TRS-Care health cost increases reduced for retirees—“softening the blow”

After an outcry erupted from thousands of active and retired teachers and other school employees over cost increases imposed on school retirees by the Legislature this spring, lawmakers in their summer special session ponied up an additional $212 million to scale back the increases. The Teacher Retirement System board was given the task of spending the money to maximize the benefit of the extra funding for retirees, and the board on September 1 formally approved a new benefit and rate structure accordingly. The new rates and benefits take effect in January 2018.

It is important to note that these improvements over what was passed in the spring simply will have the effect of “softening the blow” retirees will feel come January, as trustee Dr. Greg Gibson, superintendent of Schertz-Cibolo-Universal City ISD, said at the September 1 board meeting. Retirees still face a serious hit.

It also must be noted that what the Legislature passed this summer only provides some health-care cost relief for calendar years 2018 and 2019. Whether the relief extends beyond two years will depend on legislative action in 2019. However, TRS executive director Brian Guthrie said at Friday’s board meeting that lawmakers had publicly stated their commitment to continue the higher level of funding needed to extend the relief beyond 2019.

Here are highlights of the new rate and benefit structures, as detailed and approved September 1:

“HB 3976, passed by the 85th Legislature on May 24, 2017, requires that TRS offer a high deductible plan option to non-Medicare participants enrolled in TRS-Care. As a result of the additional funding provided by the Legislature during special session, the recommended benefit design for this population includes a $1,500 individual deductible and a $5,650 individual maximum out-of-pocket limit. Similar to the current TRS-Care 1 plan, both medical and prescription drug claim costs accumulate towards the deductible and maximum out-of-pocket limit.

TRS Changes Link“A Medicare Advantage and Medicare Part D plan will be available for TRS-Care participants enrolled in Medicare Part A and/or B. The proposed plan design is equivalent to the current TRS-Care 2 level of benefits under the Medicare Advantage plan.”

The $212 million appropriated for TRS-Care in the special session will have other notable effects besides buying down the non-Medicare deductible to $1,500 from $3,000 and lowering the out-of-pocket maximum by $1,000, to $5,650 (with corresponding reductions for retirees plus dependents). These other significant cost reductions include:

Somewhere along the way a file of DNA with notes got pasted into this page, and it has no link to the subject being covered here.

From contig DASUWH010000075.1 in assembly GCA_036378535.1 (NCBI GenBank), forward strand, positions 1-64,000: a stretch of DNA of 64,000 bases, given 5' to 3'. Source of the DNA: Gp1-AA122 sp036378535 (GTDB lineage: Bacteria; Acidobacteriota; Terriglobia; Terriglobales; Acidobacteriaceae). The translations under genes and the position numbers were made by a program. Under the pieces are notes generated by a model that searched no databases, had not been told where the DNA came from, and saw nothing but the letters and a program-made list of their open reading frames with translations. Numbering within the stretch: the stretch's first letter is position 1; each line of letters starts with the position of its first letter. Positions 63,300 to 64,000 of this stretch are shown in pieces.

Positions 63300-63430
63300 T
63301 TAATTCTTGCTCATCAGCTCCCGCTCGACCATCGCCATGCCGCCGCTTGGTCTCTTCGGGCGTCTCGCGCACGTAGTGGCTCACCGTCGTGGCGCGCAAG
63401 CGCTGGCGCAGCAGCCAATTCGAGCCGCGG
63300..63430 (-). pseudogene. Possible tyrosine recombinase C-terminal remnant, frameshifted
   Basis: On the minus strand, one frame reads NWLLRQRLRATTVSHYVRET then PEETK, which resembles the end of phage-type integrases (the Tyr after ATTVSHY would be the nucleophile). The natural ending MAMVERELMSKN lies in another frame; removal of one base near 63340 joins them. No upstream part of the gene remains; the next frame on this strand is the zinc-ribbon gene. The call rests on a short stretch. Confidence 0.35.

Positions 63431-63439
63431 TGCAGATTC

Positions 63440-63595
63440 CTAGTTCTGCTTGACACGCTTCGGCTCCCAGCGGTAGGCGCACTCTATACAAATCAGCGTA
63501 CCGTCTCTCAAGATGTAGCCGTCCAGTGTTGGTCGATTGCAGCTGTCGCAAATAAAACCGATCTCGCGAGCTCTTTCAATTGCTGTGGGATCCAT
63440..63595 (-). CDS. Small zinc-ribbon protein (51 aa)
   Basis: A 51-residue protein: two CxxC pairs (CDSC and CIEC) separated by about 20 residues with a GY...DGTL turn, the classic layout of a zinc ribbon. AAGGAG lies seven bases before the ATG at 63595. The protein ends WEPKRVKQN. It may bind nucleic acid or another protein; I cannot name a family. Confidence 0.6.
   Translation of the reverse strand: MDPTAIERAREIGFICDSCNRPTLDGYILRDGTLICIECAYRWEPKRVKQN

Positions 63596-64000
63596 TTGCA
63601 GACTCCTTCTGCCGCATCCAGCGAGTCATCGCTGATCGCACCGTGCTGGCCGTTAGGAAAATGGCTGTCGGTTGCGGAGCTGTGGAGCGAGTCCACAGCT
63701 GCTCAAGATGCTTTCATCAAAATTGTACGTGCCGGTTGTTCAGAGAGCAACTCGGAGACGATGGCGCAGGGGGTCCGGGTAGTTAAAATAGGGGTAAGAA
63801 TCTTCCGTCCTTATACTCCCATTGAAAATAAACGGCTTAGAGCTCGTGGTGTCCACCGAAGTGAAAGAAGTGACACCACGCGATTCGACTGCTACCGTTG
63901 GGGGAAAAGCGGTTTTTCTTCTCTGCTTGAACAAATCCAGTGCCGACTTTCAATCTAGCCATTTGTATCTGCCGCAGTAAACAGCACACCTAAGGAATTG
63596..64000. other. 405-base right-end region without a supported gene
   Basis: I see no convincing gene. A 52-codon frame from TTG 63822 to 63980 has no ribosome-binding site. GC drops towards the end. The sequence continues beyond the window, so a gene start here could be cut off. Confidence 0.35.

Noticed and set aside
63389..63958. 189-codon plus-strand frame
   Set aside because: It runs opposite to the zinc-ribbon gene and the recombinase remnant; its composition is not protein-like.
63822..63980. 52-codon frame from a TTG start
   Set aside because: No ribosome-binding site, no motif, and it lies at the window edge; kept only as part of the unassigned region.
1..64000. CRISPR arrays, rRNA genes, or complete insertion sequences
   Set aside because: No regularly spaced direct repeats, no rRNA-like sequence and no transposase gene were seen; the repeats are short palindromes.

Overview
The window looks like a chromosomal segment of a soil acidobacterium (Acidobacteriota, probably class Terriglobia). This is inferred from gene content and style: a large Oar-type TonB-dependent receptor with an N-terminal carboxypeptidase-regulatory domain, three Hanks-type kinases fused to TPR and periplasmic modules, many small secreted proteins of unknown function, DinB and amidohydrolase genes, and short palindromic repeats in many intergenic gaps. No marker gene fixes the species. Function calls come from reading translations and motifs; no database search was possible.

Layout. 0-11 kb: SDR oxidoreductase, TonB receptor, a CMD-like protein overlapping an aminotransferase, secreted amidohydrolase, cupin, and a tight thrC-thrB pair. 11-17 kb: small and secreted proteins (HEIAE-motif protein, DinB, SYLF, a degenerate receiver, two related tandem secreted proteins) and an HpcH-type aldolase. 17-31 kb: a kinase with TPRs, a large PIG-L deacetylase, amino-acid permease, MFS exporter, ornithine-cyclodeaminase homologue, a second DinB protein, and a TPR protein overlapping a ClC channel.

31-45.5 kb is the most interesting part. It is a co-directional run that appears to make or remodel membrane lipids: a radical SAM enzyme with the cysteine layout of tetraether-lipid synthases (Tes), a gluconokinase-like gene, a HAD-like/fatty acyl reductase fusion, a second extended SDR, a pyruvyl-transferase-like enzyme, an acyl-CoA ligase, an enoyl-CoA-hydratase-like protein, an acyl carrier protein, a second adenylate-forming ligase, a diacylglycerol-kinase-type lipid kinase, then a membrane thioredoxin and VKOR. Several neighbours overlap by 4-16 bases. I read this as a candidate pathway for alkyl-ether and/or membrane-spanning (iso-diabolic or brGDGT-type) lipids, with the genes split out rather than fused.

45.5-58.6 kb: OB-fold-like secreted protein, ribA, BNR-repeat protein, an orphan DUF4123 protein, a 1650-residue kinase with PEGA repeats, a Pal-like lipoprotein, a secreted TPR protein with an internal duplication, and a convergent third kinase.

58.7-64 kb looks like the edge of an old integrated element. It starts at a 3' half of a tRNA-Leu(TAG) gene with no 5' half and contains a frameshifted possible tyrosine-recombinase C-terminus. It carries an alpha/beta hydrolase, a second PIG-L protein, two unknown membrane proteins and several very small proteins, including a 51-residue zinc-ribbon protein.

–reducing premiums for Medicare retirees by $11 a month for individual coverage (from $146 to $135), for retiree and spouse by $61 (from $590 to $529), for retiree and child(ren) by $36 (from $504 to $468), and for retiree and family by $86 (from $1,106 to $1,020).

–reducing premiums for coverage of a child or children under either the Medicare plan or the non-Medicare plan by $25 a month (for example, a non-Medicare retiree and child would pay $408 monthly instead of $433).

–reducing premiums for spouses by $50 a month in both plans, dropping costs for a non-Medicare retiree and spouse from $739 to $689, for a non-Medicare retiree and family from $1,074 to $999, and for a Medicare retiree and spouse from $590 to $529.

–for retirees under both Medicare and non-Medicare plans with adult disabled children, reducing premiums by $200 a month, cumulative of other reductions (thus, for example, dropping the premium for a Medicare retiree and child from $504 to $268 and for a non-Medicare retiree and child from $433 to $208).

For more detail, plus a comparison of 2017 TRS-Care rates and plan designs with the Legislature’s original and revised rates and plan designs for 2018 and 2019, see the the TRS board’s meeting book for September 1.

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